The Guardians’ new ship is albatross-inspired in shape and aesthetically reminiscent of a WWII bomber. Extending the general concept art from production designer Charlie Wood and the art department, Steele and his team built out a functional design, down to the unique tripod landing gear. To accurately represent the large size of the Guardians’ ship, separate gimbaled flight deck and galley sets were built by production for filming, then Method blended shots by swapping out blue-screen windows and doorways for the appropriate view. In some cases, artists replaced the practical interior with CG elements to achieve the desired look or camera movement.
For the ship’s exterior, Method initially modeled the craft in a broad daylight environment to hone details and refine its metallic shaders, even though the ship is only pictured in the darkness of space. Artists gave the ship a lived-in feel by weathering the interior and exterior with grease and streaking, careful not to veer into jalopy territory. The ship’s escape pod, which takes Rocket, Groot and Thor to Nidavellir, was also a practical set piece augmented by Method. Artists digitally rebuilt much of the interior, down to the paint chips on Rocket’s chair, to allow for different lighting and more complex camera moves.
An Epic Quest Locale
Method collaborated with Marvel Studios to create and refine the design of the complicated Nidavellir environment, which has at its center a Dyson sphere with outward oscillating rings lined with solar panels. Method concept artist Ming Pan drafted broad stroke designs based on initial concepts from Marvel, which artists used to guide the more detailed build, and physical mock ups used on-set. When dormant, the center looks like an ice-encrusted egg, but when purple plasma inside is activated, energy shines through like a Chinese lantern and powers the Nidavellir forges. The massive environment comprised millions of parts, many of which were moving, and are featured in wide shots.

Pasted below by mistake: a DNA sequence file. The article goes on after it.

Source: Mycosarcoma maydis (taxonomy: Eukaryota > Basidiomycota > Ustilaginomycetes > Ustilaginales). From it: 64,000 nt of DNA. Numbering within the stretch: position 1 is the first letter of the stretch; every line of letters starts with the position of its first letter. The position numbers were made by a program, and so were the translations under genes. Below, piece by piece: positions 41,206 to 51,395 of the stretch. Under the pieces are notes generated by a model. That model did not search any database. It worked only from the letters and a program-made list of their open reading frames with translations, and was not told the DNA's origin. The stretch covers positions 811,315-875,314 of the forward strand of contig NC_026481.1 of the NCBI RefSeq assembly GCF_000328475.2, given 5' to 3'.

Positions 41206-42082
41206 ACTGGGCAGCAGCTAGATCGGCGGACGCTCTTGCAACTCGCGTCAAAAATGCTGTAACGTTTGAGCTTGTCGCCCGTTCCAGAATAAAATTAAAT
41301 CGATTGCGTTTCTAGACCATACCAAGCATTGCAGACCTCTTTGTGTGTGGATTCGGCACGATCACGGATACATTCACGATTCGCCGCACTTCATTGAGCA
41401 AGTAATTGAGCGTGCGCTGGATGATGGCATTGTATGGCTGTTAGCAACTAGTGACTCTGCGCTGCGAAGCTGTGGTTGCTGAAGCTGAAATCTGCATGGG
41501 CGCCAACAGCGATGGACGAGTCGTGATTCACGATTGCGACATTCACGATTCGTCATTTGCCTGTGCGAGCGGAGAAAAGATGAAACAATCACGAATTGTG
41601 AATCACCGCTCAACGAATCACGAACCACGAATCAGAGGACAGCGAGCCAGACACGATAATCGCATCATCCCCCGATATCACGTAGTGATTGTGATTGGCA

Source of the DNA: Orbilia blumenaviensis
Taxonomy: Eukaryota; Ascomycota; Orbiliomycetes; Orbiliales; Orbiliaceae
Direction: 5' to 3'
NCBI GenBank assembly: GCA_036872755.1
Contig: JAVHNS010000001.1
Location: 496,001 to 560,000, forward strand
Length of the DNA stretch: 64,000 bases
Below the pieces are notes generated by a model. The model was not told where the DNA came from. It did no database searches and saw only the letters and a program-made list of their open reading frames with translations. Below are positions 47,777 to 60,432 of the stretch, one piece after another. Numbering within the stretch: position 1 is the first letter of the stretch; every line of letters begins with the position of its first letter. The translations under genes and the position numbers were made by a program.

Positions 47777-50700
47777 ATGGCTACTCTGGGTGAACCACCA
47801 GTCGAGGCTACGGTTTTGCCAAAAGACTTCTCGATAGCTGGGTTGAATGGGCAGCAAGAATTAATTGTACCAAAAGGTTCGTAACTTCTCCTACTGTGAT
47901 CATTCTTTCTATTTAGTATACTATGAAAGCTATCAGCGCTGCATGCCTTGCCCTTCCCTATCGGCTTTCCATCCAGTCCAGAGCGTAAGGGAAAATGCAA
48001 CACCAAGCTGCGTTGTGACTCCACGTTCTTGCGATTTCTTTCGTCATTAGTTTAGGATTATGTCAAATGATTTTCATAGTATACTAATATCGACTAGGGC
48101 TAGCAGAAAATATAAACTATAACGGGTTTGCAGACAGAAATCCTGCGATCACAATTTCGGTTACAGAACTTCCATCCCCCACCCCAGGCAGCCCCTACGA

“We started with a more utilitarian look for the Dyson sphere with metal textures, but that evolved into the Fabergé egg-like design with swoops and scales with venting for a semi-alien look that’s Pennsylvania steel mill-meets-sci-fi. Besides looking good, we also wanted to make sure all of the pieces worked together logically,” noted Steele.
While on Nidavellir, the Avengers team encounters Eitri, the 14-foot tall King of the Dwarves whose hands are encased in Uru. To convey the large scale of Eitri (Peter Dinklage), compared to the average stature of Thor (Chris Hemsworth), production filmed separate passes for each actor on the forge set. Sized cutouts helped provide sightlines for the performances, which Method helped blend. Method leads captured extensive data on set, allowing artists to recreate the set down to minute details in CG.
Method also created a digital double for Eitri that was used when more complex camera moves were desired, and digitally replaced Eitri’s manacles as the design had changed from production. Additionally, artists added Thor’s eye patch, which is later replaced by a robo-eye – matchmoving and hand animating the face of Hemsworth, who wore facial markers on set.
Learn more about Avengers: Infinity War on the Marvel site.
[Source: Method Studios]